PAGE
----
We piled cans and bins and bags and containers filled with every kind of mismatched and unused accessory and hardware known to man on the big work table in the center of the shop and began to sort through one piece at a time. Screws and nails of fifty different lengths and types, galvanized 10d finish nails, tapcons and GRKs, steel cut square nails, electrical staples, fence staples, airgun nail strips, shear bolts and anchors. We build little piles of each, discard the bent or stripped ones and then refill the containers and cans on the hardware shelf. We sweep the floor, consolidate the stocks of fiberglass fence stakes in their racks, electrical items in one cabinet, plumbing in another. I came across a cookie tin filled with old hand forged iron nails that someone on this farm had fashioned into eye hooks a hundred year ago or more. I’d dug them out of the corner of an old foundation and thrown them together in the hopes of one day making a display. Since we were in the shop I cut a piece of rock maple and sanded it down, then glued the nail hooks in rows across the face of it. I did the same with a half dozen arrowheads and when the panels had dried I hung them on the front of the cabinet doors. We sharpened chisels and wire brushed and oiled anything that had a tough of rust. I located a bucket of barn door hardware I salvaged from the fire, enough to hang the doors on the new hay barn once I wire brushed and painted them. There were old tools we’d discovered over the last few years in an old barrel, scythe blades, worn out ax heads, hay forks and ice cutting tools. I organized a shelf full of shop manuals and instruction booklets for the welder, the table saw and the sandblaster. We wiped down and coiled the hoses and extension cords and hung them back in place. The shovels and picks, rakes and hoes, pry bars and wrecking bars were all stowed back on their hooks and the garbage cans and their lids were washed and dried then placed back in their bins next to the canisters of dog chow and cat food. The husbandry equipment, harnesses and feeding bottles, waters and feed bins were all cleaned out and organized in their own closet, tack hanging on the hooks. By late afternoon we’d done all that there was to do and the shop looked as organized and well ordered as it had ever been. As my son began to pack up some of his finds in the back of his truck the back end of the front had moved on, the sky a startling lavender color like you see in an N.C. Wyeth painting. I filled a small box with frozen sausages and ground beef and gave it to my son and he thanked me. I told him that he could always count on food from us, could always count on us no matter what and we gave each other the kind of half hug that the men in our family are known to give each other and I stood in the dooryard with the dogs watching him drive away, his hand raised and waving until he disappeared around the bend.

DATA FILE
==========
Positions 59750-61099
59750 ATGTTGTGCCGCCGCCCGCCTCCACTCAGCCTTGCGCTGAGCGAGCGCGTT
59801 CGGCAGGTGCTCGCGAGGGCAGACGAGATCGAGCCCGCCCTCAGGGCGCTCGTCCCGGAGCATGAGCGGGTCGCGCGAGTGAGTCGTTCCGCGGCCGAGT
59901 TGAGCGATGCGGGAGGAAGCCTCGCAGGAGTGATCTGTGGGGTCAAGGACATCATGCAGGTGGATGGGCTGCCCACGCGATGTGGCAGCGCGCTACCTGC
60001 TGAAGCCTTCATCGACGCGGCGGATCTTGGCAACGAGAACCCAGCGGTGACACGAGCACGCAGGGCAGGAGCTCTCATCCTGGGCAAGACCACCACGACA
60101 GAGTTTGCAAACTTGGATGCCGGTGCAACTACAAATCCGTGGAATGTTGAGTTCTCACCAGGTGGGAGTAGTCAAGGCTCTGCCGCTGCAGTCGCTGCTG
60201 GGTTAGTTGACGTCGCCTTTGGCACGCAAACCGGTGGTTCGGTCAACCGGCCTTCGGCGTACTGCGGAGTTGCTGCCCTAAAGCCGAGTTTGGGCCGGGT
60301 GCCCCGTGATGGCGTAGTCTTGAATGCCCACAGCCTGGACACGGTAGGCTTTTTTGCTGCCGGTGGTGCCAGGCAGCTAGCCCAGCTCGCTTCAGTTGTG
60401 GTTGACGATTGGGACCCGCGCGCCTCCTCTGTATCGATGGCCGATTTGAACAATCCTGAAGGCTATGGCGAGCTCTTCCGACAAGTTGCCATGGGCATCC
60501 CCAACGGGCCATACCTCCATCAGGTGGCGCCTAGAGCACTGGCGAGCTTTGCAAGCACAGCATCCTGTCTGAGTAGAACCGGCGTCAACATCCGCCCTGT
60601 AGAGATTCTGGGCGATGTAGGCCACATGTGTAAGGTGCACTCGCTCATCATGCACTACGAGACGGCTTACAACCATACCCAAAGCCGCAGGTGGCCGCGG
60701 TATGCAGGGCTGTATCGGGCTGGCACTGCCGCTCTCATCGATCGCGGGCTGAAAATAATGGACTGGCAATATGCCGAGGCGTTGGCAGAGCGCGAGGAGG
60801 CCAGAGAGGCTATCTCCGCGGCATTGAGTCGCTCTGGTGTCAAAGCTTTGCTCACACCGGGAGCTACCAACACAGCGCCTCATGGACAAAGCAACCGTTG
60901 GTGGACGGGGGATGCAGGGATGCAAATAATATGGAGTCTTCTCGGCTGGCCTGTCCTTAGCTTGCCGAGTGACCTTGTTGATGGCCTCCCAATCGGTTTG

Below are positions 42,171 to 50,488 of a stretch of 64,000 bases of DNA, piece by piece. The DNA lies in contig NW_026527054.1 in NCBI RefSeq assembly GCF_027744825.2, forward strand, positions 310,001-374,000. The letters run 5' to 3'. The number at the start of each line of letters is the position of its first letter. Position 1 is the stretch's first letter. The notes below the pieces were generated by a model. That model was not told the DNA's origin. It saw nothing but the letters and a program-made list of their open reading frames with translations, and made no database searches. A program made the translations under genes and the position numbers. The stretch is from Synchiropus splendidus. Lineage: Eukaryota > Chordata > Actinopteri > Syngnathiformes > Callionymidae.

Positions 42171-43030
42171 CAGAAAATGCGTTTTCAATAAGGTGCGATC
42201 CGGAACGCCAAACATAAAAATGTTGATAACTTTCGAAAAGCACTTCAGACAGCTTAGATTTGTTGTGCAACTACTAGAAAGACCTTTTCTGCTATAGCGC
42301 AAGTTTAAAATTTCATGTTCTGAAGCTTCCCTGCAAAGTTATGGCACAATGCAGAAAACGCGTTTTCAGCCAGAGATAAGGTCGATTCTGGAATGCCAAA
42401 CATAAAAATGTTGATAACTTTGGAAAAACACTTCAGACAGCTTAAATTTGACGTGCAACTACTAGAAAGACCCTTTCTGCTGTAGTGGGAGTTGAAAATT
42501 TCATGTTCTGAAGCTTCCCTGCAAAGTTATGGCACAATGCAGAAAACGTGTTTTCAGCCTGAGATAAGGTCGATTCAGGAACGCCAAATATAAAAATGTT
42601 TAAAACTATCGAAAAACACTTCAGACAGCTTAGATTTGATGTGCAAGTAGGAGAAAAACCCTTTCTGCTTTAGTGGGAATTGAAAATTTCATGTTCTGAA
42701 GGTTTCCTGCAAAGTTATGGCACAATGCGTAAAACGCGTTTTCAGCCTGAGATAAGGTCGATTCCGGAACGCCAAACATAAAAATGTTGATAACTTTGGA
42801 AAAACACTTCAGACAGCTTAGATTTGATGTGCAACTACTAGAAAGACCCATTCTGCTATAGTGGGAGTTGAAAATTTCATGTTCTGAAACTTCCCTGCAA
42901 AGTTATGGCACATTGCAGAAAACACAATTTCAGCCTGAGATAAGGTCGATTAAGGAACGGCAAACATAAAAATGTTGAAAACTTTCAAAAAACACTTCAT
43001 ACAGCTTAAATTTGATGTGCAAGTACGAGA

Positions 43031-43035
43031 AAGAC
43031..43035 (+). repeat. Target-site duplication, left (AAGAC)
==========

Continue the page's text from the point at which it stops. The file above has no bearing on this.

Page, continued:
There is an order in the world that finds itself with or without our involvement and it is the human condition to try and copy it, like an apprentice mimics the master or the child his parent. There is something profoundly comforting in a world where everything is in its place and something exciting when it’s not and we travel through our lives pulled by these opposing forces like the tides. There exists, I think, an immutable force that binds us to the rituals of creation and destruction, of creating hearth and home and then leaving it all behind. Watching my oldest son prepare to leave is a perfect completion of the cycle that led me to set down our roots. We leave so that we can come back and we start all over again. I imagine that in the upcoming year as so many people try and make the choices that will best benefit them they will choose one extreme or the other, tear down or try and build back up. In the world where people raise their families most of these bigger issues will hardly be noticed as they prepare meals, tuck children in at night, make plans for when they leave. The roar of the daily weather in both nature and human terms is leveled by the longer movements of social and planetary climate and things will, no matter what, find order in the things we do.